I was a Design Strategist at Panony, a Blockchain Media/Consultancy.
I worked as a product designer for this project. I collaborated closely with the product manager, editor-in-chief, and the investors. While developing the app, I created information architecture, design system, interaction design, and illustration.
The go-to media app tailored to crypto investing
The app strives to assist experienced crypto-investors collect enough information to make their investment decisions. With the two features, investors can be on top of every crypto information they wish to know!
In the Crypto Dashboard, investors can follow different crypto info pages and receive their information updates! The information on the info page is gathered from multiple sources.
So now, investors don't need to visit all over the place to look for information. They can turn on their notification and get a comprehensive look at the crypto!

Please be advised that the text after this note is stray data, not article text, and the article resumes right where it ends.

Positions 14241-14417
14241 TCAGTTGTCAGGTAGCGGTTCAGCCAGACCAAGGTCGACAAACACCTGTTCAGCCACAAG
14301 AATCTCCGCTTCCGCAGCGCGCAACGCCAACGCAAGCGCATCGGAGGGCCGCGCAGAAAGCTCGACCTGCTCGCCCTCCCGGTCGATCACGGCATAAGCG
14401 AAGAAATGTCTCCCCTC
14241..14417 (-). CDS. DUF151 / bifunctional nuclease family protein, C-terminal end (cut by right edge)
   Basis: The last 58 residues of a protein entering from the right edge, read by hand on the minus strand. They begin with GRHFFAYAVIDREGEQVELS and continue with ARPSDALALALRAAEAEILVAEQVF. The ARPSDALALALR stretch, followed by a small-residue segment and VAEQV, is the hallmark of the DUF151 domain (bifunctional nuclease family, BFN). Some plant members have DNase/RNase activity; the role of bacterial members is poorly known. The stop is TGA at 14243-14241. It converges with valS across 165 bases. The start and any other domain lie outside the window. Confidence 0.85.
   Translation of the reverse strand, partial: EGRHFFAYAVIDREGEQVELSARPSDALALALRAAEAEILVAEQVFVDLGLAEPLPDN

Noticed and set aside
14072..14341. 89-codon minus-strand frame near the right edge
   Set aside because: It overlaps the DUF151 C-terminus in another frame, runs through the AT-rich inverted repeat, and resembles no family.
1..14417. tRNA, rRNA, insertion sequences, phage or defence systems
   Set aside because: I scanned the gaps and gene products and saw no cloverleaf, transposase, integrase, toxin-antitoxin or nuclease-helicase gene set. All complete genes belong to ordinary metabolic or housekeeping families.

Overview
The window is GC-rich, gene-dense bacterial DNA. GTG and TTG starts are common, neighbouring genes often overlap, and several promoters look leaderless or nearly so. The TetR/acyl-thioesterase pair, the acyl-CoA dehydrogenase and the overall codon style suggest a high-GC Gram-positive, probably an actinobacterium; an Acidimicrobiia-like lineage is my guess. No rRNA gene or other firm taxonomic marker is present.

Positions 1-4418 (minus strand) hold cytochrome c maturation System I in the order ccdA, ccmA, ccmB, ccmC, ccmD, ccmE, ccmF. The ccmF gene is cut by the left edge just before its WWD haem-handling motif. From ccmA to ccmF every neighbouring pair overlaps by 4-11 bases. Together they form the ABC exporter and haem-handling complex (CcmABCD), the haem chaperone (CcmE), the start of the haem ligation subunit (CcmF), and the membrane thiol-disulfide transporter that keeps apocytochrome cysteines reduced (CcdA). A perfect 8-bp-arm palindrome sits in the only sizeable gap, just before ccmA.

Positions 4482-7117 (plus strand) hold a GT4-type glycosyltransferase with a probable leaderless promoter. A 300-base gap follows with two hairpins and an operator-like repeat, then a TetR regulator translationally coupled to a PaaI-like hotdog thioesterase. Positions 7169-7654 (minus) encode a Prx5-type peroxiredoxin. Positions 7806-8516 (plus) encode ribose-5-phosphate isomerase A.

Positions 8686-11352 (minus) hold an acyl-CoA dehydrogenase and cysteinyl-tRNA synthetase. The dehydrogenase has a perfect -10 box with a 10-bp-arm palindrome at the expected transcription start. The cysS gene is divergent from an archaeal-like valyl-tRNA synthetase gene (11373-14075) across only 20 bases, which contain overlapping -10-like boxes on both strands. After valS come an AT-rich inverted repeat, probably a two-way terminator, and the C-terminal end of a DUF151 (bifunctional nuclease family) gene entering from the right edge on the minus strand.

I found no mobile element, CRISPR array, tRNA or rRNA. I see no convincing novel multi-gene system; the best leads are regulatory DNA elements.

Article Shortcut is a tab where investors can store related (or interested) articles together for later reading. The swipe-up gesture of the tab allows investors to go back and forth between the articles quickly without exiting the article.
Now, to compare multiple articles, investors don't need to interrupt their reading repeatedly. They can hoard articles together and then read!
Adapt the news website into a mobile media app to help investors source information before investing
More and more investors are investing in blockchain startups through their mobile phones. Hence how easy it is to source blockchain-related information on their mobile phone becomes more crucial than ever.
To cater to this on-the-go investing, I helped Panony adapt its news website into a mobile media app that fits blockchain investors' information sourcing experience.
The research process
Unravel what is complicating investors’ information-sourcing information on mobile